|Newton Edmunds was the second Territorial Governor of Dakota Territory from 1863-1866. His governorship was marked by beginnings of social and economic maturity and development as the territory taxes were levied for the first time, a public school system was put into operation, the territorial Supreme Court convened in full for the first time, and uniform rules of procedure for Circuit Court and enforcement agencies were drawn up.
Edmunds and his wife, Margaret Heart, arrived in Yankton, Dakota Territory, in June 1861. He served there as chief clerk in the surveyor general's office and later was superintendent of Indian Affairs for the Territory. In the latter position, he had to contend with the continuing Indian wars and the resultant fight of the settlers. <p>President Lincoln appointed Edmunds as Territorial Governor. In this position, Edmunds' major acclaim to fame rests in the Indian treaties of 1865-66 with the Teton Sioux and other tribes along the Missouri River. These treaties thus brought to close the "War of the Outbreak." Edmunds strongly believed that negotiation, not gunpowder, was needed to settle the disturbances. He was strongly opposed by the military department who believed that the settlers should give up their land and move out. His views were carried directly to President Lincoln in the spring of 1865, who at once agreed with him and assisted in putting his ideas forward. The result was the end of the war within a few months. <p>When Governor Edmunds came to office it was the practice of granting divorces by acts of the Legislature. He soon put a stop to this scandalous practice by defeating all divorce bills. <p>Edmunds had the utmost faith in Dakota, even in its darkest days when Indian troubles, droughts, floods, fires and grasshoppers beset the settlers. He encouraged them to stay and by precept and example taught them that a great commonwealth could be made to blossom from the untoward seedling. In the face of all discouragement Edmunds steadfastly plowed and sowed his lands, introduced livestock and diversified his crops and encouraged others to do likewise. <p>After his term as governor, Edmunds played an important role in the civic affairs of Yankton. He helped to organize the 1st church, to build the 1st school and to promote the railroads. He headed a banking firm, which he organized in 1869 and remained active in Yankton business life until his death on Feb. 13, 1908. <p>Newton Edmunds’ memory remains, as he and his wife had eight children and Edmunds County in South Dakota was named in his memory. <p>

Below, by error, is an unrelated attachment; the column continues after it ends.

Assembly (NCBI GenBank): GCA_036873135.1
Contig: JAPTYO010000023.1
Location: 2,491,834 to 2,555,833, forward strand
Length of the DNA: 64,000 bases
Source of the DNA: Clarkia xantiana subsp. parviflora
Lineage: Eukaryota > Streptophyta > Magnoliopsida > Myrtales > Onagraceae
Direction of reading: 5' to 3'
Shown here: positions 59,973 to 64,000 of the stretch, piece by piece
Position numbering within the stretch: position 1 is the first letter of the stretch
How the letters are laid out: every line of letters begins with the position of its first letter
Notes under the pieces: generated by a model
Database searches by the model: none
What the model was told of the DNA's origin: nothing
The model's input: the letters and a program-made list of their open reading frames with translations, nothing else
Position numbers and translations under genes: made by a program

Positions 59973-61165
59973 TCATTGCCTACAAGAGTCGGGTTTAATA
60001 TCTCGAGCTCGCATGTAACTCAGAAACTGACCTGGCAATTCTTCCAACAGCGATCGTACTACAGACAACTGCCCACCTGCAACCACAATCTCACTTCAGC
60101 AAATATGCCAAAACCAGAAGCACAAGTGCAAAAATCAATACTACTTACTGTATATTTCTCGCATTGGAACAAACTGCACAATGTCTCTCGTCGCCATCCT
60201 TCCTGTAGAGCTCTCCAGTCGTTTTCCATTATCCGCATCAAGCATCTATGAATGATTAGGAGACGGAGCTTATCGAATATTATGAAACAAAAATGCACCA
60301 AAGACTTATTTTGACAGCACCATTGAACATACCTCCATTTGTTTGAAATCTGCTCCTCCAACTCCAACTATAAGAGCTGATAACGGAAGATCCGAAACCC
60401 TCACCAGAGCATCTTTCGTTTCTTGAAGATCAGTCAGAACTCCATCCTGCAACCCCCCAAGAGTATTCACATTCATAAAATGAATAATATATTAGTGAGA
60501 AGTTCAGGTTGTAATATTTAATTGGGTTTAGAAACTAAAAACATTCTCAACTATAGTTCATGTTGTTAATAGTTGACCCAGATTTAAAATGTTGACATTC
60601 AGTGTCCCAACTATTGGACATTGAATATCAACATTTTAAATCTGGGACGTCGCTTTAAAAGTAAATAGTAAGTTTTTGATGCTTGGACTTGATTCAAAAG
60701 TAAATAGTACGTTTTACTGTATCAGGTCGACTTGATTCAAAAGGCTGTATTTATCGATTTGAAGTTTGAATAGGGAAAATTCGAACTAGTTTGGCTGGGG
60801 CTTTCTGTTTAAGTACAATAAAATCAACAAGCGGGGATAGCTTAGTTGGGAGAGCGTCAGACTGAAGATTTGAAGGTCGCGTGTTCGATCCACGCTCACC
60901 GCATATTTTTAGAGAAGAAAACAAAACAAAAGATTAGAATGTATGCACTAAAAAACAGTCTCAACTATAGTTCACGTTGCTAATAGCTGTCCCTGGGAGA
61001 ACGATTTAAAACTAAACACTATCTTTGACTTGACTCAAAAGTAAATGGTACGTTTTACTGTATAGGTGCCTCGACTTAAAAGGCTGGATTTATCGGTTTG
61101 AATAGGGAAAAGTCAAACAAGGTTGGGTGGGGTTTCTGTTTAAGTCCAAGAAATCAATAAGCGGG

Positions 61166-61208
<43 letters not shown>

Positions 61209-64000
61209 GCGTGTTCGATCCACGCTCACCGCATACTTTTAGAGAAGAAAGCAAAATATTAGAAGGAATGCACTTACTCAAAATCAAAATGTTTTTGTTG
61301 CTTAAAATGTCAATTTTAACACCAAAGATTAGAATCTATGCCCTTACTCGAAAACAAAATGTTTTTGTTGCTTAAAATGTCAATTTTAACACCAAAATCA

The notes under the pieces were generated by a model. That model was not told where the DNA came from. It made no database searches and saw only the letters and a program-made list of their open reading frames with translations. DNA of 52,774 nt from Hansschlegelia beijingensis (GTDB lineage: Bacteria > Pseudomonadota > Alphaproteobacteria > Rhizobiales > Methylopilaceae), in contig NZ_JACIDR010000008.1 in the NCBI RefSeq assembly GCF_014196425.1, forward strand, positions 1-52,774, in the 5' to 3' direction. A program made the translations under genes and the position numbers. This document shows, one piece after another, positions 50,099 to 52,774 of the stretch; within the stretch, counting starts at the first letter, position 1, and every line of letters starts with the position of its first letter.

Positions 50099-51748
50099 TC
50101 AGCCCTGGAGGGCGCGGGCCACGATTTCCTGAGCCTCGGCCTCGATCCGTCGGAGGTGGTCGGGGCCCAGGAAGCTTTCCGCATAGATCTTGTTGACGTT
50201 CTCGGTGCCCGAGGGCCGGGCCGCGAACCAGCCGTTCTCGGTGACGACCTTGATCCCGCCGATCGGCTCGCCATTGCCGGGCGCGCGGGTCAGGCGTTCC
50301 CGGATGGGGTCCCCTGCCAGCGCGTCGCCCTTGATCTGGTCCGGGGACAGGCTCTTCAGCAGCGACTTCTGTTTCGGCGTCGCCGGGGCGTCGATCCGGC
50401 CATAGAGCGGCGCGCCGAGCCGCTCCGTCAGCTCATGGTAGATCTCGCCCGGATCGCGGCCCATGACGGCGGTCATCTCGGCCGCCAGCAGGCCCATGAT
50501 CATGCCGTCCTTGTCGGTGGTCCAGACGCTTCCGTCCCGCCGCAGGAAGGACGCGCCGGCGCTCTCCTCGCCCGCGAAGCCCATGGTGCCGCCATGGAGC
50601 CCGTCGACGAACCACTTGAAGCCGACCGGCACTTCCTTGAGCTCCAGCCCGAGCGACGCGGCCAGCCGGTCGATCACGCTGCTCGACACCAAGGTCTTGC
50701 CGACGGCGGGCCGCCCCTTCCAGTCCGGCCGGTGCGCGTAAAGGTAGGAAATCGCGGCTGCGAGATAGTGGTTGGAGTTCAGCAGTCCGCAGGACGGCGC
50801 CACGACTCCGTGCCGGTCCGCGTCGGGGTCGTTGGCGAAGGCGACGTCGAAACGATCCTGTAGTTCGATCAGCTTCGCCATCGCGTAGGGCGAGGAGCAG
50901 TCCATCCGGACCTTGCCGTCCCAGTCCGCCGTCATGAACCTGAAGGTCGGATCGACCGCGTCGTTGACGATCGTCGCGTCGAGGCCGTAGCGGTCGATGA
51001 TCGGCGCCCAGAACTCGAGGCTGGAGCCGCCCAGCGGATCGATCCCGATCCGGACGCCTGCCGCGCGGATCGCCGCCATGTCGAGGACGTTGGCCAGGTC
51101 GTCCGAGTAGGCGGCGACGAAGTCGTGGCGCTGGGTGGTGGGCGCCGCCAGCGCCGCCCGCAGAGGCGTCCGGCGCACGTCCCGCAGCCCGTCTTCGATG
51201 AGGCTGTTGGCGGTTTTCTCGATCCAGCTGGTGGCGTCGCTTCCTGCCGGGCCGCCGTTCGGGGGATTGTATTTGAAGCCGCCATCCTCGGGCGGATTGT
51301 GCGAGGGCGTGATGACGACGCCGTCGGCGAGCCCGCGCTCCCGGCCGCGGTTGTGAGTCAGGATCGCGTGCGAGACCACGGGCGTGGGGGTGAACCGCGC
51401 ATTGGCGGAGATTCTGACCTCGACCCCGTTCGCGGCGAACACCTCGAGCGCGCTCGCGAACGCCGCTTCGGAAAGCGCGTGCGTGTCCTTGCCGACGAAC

|Home Town (Yankton, SD)|